Congressional Leaders Want ‘Willie Horton Fix’ to Protect Politicians from Released Criminals

OLDENBURG, GERMANY - NOVEMBER 11: (EDITOR'S NOTE: IMAGE WAS PIXELATED AT SOURCE) Nikolai H., suspected criminal, is seen with handcuffs at his trial at the regional court Oldenburg on November 11, 2008 in Oldenburg, Germany. Nikolai H. is accused of dropping a wooden block down a highway bridge which killed …
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Washington D.C.

A bipartisan group of federal legislators has drafted a supposed “Willie Horton fix” to revive their stalled push to roll-back federal criminal penalties and release many felons back onto American streets.

Willie Horton was a Massachusetts criminal who was made infamous during the 1988 presidential race by Democratic Sen. Al Gore, and then by GOP candidate George H. W. Bush. The Democratic Governor and candidate for president, Michael Dukakis, had released Horton early from prison in 1986, and he subsequently raped and killed a woman in Maryland. Horton also murdered the woman’s fiancé. Dukakis’s early-release program made him seem soft on crime and so he was soundly defeated in the November election.

Horton’s actions, and Dukakis’s punishment, are a garish warning to the politicians who are trying to reduce the tough federal penalties that have helped reverse the dramatic 1970s spike in crime and murder. Those politicians now include President Barack Obama and House Speaker Paul Ryan, both of whom support the proposed legislation to roll-back federal criminal penalties.

Supporters of the bill are having a tough time persuading other politicians to risk their own Willie Horton trauma — especially because the national crime rate is rising, public alarm about crime is spiking, and crime may become a big issue in the 2016 election.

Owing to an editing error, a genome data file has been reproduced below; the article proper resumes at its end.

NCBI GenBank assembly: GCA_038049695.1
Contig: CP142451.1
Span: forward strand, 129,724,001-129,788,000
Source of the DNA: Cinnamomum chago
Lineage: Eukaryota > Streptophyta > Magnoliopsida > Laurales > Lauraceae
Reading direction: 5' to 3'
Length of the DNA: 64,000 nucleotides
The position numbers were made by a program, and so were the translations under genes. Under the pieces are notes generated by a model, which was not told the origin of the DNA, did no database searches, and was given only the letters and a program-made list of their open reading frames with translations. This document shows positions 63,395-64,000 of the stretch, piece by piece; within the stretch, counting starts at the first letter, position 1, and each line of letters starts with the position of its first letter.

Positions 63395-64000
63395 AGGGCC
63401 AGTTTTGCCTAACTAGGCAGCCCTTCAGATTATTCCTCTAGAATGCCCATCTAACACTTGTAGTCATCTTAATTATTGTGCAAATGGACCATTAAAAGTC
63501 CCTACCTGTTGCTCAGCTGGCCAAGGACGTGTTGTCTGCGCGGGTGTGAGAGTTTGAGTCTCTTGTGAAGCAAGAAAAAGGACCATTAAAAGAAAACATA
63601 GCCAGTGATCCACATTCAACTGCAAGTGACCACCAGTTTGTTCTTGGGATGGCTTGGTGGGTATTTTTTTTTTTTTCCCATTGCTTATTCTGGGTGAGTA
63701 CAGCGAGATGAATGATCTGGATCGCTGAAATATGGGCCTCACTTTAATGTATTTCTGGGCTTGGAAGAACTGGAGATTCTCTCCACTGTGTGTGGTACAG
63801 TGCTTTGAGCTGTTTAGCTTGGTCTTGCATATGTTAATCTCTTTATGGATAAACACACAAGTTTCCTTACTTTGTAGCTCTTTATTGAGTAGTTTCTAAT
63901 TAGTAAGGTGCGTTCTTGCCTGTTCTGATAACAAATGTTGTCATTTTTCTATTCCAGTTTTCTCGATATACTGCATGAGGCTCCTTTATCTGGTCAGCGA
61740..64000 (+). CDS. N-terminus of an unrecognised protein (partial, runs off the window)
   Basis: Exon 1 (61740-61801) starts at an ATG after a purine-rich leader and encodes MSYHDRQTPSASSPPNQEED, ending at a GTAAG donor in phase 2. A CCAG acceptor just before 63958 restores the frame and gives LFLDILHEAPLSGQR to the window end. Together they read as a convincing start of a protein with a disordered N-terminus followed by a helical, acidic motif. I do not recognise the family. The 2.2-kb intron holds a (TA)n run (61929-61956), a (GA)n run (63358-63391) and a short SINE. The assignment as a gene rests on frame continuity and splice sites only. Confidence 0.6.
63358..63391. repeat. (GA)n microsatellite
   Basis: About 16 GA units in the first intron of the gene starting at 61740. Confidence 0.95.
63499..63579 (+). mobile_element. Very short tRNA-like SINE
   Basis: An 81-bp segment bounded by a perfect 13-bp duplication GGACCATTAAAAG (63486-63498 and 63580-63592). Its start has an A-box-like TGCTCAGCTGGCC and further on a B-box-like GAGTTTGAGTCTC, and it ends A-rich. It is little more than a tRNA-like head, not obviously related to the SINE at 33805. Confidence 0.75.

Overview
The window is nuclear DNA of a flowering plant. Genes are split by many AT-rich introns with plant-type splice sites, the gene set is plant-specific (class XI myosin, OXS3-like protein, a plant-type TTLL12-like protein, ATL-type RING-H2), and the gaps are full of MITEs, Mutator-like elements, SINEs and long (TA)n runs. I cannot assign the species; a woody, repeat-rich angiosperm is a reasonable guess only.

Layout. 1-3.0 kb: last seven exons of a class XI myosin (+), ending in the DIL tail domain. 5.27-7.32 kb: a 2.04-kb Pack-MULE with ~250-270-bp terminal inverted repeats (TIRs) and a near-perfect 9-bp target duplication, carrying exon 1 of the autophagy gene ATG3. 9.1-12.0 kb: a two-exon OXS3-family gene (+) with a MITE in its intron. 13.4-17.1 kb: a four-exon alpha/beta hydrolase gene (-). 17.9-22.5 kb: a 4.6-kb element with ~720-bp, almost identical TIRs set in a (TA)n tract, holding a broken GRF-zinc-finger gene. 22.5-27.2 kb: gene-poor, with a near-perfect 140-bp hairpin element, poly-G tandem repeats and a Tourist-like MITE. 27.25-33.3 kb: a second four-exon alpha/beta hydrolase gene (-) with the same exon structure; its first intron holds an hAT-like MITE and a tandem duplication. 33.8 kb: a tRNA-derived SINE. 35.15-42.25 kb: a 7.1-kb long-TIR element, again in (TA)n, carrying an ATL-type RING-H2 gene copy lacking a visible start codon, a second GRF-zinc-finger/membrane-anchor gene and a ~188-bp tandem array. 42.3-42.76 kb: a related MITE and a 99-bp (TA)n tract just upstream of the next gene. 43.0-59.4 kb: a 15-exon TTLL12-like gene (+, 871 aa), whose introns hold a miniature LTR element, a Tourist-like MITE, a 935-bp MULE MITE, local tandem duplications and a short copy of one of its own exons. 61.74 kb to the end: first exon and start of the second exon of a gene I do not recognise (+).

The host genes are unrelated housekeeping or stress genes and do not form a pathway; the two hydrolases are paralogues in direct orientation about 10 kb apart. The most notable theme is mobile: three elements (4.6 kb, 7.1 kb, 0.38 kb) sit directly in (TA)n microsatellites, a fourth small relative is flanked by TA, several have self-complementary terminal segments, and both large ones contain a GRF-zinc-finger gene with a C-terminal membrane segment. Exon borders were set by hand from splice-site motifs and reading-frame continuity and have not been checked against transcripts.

“You’re never going to eliminate the Willie Horton type of situation, the political ads aside, of somebody coming out [of prison] and committing a crime,” said a Senate aide who is pushing for the penalty rollback, according to an article posted by the Washington Examiner.

That job of persuasion is also being made difficult by determined opposition from some GOP politicians, including Sen. Jeff Sessions and Sen. Ted Cruz. Arkansas Sen. Tom Cotton has been adamant in opposition.

An updated version of the bill was obtained by the Washington Examiner, which is being floated by supporters who hope the changes might make the thing more palatable for those who are not supportive.

According to the Examiner, the updated bill is being shopped by Senate Majority Whip John Cornyn, Senate Judiciary Committee Chairman Chuck Grassley, and Sen. Mike Lee (R-UT), all of whom are Republicans. A GOP Senate aide insisted the new language is a “good middle-ground that people should be more comfortable with.”

The changes include the elimination of the “retroactive relief for any offender who is convicted of a serious violent felony,” according to the source. Another change was the deletion of a provision that would lower the mandatory minimum sentence for armed career criminals.